Mr. Odegard: Well, I do not know about this.
Mr. Sourwine: I have no more questions, Doctor.

Nazi-style antisemitism propagated by some black nationalist programmers at Pacifica has been rightly denounced by many listeners and observers, but these cultural nationalists should not be isolated as uniquely destructive and irrational. For the Pacifica Foundation, in the late 1940s and now, commerce was always the enemy of “public” broadcasting: filthy lucre and greed were sufficient causes to explain what was held to be the lowbrow and demagogic, i.e. the protofascist, character of mass media. For filthy lucre, read the Jewish gold that had bought up mass communications and strangled the voices of antifascism. Pacifica defined itself against the “materialism” that Hitler, Stalin, and contemporary aristocratic radicals identified with inordinate Jewish power in the modern world: rootless cosmopolitanism– corrosive antagonist to the organic people’s community–represented the mobility and fungibility of money. The aristocratic radicals (aka postmodernists today) were not issuing a call to popular democratic revolution in forms recognizable to seventeenth and eighteen-century political theorists, but affirming the spirituality that bound people to each other: the hierarchical social relations of feudalism, the old kind of home, were to be maintained or reinstated. (Of course, the memory of the old kind of home had been purged of its constant factional warfare, anarchy, and poverty for the masses of people. We had really expensive William Morris wallpaper to remind us of an intertwining vegetable love.)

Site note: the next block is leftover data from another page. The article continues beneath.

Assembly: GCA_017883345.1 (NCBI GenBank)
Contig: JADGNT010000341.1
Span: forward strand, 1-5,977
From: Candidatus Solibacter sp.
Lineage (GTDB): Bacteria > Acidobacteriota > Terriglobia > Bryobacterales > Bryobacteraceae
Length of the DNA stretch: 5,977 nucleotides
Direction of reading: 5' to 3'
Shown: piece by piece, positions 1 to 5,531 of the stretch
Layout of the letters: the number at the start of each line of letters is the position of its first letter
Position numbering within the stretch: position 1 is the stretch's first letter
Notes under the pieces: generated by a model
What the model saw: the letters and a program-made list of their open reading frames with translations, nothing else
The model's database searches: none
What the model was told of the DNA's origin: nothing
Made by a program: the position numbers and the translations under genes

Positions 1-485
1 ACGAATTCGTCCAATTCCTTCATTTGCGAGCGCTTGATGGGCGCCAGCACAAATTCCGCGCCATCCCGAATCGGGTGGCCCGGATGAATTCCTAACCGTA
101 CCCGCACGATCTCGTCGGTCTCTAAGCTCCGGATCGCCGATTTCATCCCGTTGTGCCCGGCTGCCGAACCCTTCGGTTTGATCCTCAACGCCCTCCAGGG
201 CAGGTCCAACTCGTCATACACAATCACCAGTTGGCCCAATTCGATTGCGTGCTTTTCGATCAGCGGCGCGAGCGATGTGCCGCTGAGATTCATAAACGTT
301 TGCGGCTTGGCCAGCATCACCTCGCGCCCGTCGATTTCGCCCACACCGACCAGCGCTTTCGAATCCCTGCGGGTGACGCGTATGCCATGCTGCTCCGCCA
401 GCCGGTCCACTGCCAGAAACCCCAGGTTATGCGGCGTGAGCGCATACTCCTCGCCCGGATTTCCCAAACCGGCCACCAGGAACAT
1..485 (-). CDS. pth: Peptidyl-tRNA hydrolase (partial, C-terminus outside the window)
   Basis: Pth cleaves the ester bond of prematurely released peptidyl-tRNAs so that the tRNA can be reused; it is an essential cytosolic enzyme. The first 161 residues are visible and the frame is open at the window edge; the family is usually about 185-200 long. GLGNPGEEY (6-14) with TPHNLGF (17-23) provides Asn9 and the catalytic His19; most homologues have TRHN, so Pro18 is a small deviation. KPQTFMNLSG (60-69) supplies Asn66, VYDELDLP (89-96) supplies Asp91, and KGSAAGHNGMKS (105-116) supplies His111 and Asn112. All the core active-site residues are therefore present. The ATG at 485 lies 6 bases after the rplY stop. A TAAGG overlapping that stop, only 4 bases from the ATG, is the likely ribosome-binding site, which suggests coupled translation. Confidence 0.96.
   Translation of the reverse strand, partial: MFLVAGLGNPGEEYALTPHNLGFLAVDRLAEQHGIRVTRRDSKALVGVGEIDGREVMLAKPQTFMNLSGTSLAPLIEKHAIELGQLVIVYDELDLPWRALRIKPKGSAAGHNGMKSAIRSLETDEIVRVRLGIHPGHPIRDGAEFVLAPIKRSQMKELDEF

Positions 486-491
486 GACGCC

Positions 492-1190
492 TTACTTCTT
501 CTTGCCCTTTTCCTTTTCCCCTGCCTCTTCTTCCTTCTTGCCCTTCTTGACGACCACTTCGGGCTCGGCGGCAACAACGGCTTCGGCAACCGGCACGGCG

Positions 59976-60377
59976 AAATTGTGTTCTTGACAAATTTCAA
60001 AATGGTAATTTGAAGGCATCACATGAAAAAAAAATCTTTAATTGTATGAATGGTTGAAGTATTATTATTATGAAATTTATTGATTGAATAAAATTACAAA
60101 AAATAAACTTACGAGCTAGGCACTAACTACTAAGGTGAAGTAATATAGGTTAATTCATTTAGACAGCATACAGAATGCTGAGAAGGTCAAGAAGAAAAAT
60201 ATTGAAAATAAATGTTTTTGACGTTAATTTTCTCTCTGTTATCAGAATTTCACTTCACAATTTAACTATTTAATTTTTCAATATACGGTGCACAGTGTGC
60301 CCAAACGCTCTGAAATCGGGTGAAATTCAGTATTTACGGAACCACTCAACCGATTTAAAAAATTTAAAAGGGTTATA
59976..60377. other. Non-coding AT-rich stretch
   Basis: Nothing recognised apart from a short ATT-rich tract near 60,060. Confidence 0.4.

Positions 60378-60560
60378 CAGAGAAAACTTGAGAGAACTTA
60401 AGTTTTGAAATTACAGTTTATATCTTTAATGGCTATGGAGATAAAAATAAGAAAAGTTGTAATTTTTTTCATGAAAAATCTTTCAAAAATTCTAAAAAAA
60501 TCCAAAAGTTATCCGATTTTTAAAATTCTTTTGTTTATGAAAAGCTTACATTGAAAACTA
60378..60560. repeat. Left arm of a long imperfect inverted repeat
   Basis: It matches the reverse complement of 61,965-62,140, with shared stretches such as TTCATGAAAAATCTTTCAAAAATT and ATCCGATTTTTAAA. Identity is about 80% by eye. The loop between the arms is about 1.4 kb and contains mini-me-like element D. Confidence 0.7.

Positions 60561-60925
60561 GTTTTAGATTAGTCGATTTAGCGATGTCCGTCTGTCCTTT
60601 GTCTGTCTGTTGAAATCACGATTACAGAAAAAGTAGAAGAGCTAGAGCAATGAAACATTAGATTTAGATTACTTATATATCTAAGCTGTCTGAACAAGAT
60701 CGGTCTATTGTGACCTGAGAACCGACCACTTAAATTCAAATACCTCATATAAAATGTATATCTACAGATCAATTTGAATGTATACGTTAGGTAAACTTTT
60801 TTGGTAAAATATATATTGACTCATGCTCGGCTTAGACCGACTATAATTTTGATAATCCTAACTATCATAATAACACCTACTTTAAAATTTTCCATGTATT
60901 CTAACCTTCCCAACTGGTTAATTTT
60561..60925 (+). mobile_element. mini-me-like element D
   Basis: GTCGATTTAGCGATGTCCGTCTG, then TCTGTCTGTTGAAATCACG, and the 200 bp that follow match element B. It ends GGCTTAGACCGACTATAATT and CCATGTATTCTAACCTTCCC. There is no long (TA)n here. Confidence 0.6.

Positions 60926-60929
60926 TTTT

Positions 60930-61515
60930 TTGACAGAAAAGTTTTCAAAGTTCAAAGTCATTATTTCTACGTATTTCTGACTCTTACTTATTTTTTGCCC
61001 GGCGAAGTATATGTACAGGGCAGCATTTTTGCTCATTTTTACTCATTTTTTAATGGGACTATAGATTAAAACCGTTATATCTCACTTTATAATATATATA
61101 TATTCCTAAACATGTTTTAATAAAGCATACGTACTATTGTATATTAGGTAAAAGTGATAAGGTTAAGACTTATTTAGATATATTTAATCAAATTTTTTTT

The story I am about to tell offers a glimpse at the ways an apparently incoherent coalition of liberals, Old and New Leftists, anarchists, and cultural radicals, united to maintain top-down control of a radio network advertising itself as free from external, antidemocratic pressures of every kind. I will restrict the focus of my tale, too rich and awful for a short article, to the pervasive hostility to artists and independent intellectuals that I have found in numerous “liberal” institutions, not only the Pacifica Foundation, which is no better and no worse than any other bureaucracy responsible for public education. The problems that I will identify are not only features of Left or New Left culture and politics, but are common to every society with democratic aspirations insofar as they are hamstrung by bureaucracies that determine their fates while unaccountable to an informed, appropriately educated citizenry.

[This is the end of Part One. It will obvious to readers here that all of my blogs are variation on a theme, and the impetus to study the material probably was produced by my shocking experiences in an institution that for many years I felt was my true home. For more on Pacifica history, see and part two of this memoir:]